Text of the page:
Funding the book through a Kickstarter campaign means that there are no residual costs to cover. But Ms. Carmack-Fayyaz has decided to expand the project and so, starting this weekend, the book will be available to all at farmers markets on the North and South Forks with a donation of $10 to Edible School Gardens, Ltd. “We want to use these funds to print more copies and maybe we could do a Spanish language version of it,” she said.

“What I would also love to do is get this to Southampton Hospital,” she said. All of the proceeds from those sales will go toward expansion of the project.

The book will be available for purchase at the following farmers markets: Montauk, East Hampton, Shelter Island, Hampton Bays, Hayground School, Flanders, Mattituck and Greenport. It will also be available at the Balsam Farms farm stand in Amagansett, Serene Green in Sag Harbor and at the North Fork Table & Inn farmers market in Southold.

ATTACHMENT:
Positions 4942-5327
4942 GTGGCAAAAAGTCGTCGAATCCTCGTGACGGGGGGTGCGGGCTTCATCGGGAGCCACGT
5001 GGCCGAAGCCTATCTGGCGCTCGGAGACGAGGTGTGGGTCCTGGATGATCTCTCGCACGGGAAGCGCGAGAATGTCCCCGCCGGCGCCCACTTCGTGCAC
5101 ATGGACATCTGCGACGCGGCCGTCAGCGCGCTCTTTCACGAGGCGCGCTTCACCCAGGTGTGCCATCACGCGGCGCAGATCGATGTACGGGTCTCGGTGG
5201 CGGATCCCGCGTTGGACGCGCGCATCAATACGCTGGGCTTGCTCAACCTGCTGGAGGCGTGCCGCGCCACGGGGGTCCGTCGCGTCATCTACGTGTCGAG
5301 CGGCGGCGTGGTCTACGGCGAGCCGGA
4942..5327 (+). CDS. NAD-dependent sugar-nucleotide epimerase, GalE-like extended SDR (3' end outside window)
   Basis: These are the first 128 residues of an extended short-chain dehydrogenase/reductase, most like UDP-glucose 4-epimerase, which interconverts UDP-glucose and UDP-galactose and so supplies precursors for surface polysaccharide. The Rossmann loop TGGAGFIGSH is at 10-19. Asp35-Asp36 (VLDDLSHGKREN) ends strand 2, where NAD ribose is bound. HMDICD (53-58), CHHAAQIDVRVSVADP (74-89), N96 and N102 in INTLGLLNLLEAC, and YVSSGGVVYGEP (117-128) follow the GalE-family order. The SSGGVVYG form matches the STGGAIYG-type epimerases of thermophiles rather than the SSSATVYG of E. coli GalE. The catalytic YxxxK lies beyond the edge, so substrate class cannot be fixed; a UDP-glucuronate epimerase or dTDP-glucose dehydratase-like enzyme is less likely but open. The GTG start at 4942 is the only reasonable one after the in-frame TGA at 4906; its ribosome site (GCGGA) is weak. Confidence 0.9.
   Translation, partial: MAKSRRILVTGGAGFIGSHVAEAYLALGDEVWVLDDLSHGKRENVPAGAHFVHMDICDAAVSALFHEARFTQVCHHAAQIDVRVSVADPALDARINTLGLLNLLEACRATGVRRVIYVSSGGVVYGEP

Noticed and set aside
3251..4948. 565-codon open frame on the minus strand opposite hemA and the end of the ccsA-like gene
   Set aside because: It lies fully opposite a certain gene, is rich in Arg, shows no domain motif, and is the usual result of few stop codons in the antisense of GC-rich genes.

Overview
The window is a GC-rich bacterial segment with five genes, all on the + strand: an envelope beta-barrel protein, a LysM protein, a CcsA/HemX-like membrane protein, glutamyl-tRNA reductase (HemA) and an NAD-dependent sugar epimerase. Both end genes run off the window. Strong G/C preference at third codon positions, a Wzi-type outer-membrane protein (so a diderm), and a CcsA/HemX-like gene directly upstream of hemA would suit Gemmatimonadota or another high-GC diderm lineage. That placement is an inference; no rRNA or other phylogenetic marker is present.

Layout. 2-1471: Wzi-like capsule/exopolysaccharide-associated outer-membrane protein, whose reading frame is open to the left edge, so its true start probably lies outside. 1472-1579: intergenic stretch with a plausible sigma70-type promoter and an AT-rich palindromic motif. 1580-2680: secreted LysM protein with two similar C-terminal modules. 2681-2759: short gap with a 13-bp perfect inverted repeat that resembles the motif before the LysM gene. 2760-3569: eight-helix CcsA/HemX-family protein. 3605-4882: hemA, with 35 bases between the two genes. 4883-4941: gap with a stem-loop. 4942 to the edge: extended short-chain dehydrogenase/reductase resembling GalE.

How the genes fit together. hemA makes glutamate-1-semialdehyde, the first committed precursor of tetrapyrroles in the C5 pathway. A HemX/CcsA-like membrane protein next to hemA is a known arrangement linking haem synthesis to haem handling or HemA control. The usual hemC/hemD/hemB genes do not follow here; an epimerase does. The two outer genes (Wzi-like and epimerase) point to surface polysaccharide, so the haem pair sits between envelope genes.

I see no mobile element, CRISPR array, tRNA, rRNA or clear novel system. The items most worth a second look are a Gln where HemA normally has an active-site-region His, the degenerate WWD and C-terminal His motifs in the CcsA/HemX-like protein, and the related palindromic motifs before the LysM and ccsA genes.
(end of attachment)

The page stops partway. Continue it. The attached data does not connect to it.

Bridgehampton Board of Education Looks Forward

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By Tessa Raebeck

The Bridgehampton Board of Education reappointed Ron White as president and Lillian Tyree-Johnson as vice president at its annual reorganizational meeting Wednesday, July 2.

“I appreciate the district and the board reelected me,” Mr. White said Wednesday, July 9. “It certainly has been a pleasure to learn and understand the operations of the district; it makes me understand why things are the way that they are.”